BioM: Meyer, Ann B. (1967)
Contact: Dinah Reinke
Surnames: Meyer, Johnson, Allmann, Mellenthin
------ Source: Tribune-Phonograph (Abbotsford and Colby, Clark Co., Wis.) 06/15/1967
------ Meyer, Ann B. (10 JUN 1967)
Miss Ann B. Meyer, daughter of Mr. and Mrs. Russell Meyer of Colby, and Loren Johnson, son of Mr. and Mrs. Forest Johnson of Unity, were united in marriage Saturday, June 10.
Father John B. Pinion, pastor of St. Mary’s Catholic church at Colby, officiated at the services, which were held at 2 p.m. at St. Mary’s. Music during the ceremony was provided by St. Mary’s children’s choir.
The bride appeared before the altar, which was adorned with white gladiolas and yellow mums, in a peau de soie floor length A-line gown. The dress was designed with an empire waist. The front was covered with lace and seed pearls, and the chapel length train was in a coat style. A fingertip veil with a floral headpiece completed the ensemble.
She carried a corsage of white mums and ivy leaves.
Miss Barbara Meyer of Colby, the bride’s sister, was the maid of honor, and Miss Carol Allmann completed the bridal party. Michael Johnson of Unity, a brother of the groom, was the best man, and Dale Mellenthin of Rockford, Ill., was the groomsman. The flower girl was Melanie Allmann.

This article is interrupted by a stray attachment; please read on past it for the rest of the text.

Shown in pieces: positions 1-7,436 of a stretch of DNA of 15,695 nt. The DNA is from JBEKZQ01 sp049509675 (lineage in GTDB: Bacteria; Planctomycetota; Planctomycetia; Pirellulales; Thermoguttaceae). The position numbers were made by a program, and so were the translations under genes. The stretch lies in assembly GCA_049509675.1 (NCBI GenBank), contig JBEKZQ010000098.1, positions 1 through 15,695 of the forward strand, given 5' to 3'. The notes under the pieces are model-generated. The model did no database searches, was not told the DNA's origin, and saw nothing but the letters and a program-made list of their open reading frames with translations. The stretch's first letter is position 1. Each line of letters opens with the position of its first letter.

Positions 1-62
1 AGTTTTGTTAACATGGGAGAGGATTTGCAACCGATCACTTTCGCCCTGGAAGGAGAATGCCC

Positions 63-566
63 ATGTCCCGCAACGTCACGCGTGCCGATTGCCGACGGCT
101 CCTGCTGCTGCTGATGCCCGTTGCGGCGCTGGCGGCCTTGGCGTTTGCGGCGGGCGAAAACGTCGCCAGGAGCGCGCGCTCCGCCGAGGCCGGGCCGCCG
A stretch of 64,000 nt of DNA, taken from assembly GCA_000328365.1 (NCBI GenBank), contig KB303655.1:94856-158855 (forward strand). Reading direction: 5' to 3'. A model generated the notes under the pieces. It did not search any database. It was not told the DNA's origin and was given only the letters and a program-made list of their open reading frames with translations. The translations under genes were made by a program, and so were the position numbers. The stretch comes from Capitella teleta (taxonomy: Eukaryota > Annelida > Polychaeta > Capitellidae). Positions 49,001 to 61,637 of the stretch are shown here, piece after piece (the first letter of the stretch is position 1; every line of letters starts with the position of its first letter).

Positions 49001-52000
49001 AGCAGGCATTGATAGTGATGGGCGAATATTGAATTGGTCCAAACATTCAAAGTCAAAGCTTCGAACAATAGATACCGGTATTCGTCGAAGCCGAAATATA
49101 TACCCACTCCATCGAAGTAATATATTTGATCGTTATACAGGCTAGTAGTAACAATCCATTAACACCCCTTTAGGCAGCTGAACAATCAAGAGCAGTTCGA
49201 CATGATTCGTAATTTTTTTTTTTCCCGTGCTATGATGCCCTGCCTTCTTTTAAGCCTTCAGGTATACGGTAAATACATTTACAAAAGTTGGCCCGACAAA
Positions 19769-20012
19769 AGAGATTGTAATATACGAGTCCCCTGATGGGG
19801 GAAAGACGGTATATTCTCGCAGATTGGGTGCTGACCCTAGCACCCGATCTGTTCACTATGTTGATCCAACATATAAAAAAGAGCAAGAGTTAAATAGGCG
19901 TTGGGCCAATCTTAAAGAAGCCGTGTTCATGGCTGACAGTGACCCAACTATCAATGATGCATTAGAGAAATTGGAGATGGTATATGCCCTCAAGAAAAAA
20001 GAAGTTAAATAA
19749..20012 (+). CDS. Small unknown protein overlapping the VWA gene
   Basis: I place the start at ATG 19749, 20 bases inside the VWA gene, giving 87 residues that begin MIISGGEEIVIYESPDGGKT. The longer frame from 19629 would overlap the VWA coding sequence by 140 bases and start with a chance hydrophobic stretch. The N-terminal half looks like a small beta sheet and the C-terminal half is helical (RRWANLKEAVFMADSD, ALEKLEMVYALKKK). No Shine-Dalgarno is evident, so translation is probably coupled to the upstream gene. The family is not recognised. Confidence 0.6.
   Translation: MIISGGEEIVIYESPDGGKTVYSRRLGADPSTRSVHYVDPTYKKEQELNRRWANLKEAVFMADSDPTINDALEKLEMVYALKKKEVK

The bridal attendants wore floor length yellow crepe georgette gowns with empire waists. The pillbox head pieces were covered with yellow georgette. They carried baskets of yellow and white mums and Jack straws with ivy and ribbon.
A reception followed the ceremony at St. Mary’s school and a dinner was served there at 5 p.m. An evening reception was held at the home of the bride’s parents.
The young couple will reside at Wausau, where Mr. Johnson is employed as a video engineer at Channel 9 television. The bride had been employed at Dain-Kalman and Co. in Minneapolis.
© Every submission is protected by the Digital Millennium Copyright Act of 1998.
Show your appreciation of this freely provided information by not copying it to any other site without our permission.
A site created and
maintained by the Clark County History Buffs